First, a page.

Aim 1 : Assess primary care clinician use of current population-based ARI health information resources and decision support tools using focus groups and structured observation.
Aim 2 : Refine decision support tools to improve clinical information system workflow integration and patient communication.
Aim 3 : Implement decision support tools in primary and urgent care settings.
Aim 4 : Measure the effects of decision support tools on population-based clinical practice and patient/parent compliance. My career development aims are designed to increase my expertise in the following areas: 1. Information visualization and geographical information display. 2. Visual perception, human cognition, and medical decision making. 3. Knowledge integration in clinical information systems. 4. Design, execution, and evaluation of health information technology intervention studies in clinical settings. These career development aims will facilitate my overarching career goal to become a nationally recognized, independent, physician scientist who will use information technology and clinical information systems to study and optimize the management of common diseases that greatly affect the health of adults and children. Acute respiratory infections (ARI) represent a major burden to the heath care delivery system and the public's health. The imprudent use of antibiotics for viral infections has contributed to the rapid emergence of antimicrobial resistance and a substantial number of adverse drug events. As a result, preventing the overuse of antibiotics is a National priority area for research. This proposal directly addresses this priority area and leverages federally funded public health surveillance infrastructure to generate and disseminate population- health information to front line clinicians.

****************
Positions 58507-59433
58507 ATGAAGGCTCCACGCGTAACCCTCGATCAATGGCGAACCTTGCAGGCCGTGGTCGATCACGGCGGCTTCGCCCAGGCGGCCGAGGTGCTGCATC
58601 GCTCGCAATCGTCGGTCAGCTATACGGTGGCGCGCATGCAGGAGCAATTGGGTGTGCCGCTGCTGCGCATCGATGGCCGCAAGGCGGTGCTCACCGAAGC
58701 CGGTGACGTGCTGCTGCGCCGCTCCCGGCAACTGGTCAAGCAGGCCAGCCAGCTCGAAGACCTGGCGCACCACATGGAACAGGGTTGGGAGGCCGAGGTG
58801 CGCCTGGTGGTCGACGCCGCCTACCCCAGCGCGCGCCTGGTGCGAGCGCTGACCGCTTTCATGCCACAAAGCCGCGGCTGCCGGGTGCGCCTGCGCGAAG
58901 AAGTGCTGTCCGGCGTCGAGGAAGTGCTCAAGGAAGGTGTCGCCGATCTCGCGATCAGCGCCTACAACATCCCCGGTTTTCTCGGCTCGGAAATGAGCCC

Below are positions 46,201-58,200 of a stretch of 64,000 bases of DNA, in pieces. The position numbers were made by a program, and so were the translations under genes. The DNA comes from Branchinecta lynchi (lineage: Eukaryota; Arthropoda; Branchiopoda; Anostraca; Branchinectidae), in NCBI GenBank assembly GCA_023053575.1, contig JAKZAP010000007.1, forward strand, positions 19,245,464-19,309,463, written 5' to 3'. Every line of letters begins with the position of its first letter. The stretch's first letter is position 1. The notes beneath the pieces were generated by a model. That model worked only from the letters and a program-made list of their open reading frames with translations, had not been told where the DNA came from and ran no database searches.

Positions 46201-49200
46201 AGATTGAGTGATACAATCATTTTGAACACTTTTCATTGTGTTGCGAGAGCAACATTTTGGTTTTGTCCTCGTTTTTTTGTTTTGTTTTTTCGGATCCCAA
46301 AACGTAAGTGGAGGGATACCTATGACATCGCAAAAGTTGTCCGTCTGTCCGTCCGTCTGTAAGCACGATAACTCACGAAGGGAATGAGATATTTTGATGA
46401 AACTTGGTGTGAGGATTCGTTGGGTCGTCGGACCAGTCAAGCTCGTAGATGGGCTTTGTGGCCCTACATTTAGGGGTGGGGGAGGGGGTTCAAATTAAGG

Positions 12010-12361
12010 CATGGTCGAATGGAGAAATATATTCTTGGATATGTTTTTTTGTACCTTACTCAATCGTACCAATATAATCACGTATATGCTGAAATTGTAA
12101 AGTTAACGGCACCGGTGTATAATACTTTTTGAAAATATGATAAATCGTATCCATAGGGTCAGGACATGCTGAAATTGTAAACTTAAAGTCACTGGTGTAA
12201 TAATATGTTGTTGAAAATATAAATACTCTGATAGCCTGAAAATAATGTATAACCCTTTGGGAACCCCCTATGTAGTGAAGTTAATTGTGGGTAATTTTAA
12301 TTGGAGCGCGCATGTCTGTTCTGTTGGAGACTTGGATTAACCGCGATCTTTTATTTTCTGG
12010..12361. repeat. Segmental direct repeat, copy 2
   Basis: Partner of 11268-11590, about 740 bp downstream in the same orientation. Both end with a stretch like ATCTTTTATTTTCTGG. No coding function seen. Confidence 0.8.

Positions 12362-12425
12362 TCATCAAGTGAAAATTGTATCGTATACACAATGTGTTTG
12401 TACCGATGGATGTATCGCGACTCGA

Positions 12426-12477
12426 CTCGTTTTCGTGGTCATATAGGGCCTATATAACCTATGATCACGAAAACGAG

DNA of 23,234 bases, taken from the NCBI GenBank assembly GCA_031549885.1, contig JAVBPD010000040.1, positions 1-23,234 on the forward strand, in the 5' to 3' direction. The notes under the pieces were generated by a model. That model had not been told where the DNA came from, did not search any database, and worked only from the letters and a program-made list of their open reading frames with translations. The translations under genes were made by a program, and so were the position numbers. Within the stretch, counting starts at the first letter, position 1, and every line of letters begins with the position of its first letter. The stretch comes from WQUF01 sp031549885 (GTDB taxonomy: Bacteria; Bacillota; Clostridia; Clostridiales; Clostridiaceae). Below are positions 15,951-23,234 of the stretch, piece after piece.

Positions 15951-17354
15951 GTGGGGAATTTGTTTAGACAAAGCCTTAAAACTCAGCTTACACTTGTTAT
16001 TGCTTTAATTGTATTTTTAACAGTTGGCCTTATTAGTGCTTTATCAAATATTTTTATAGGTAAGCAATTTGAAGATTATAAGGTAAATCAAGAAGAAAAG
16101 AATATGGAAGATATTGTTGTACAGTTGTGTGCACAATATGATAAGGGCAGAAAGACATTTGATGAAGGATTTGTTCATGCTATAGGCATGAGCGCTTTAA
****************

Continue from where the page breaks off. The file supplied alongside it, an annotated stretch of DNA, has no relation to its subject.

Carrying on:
Public Health Relevance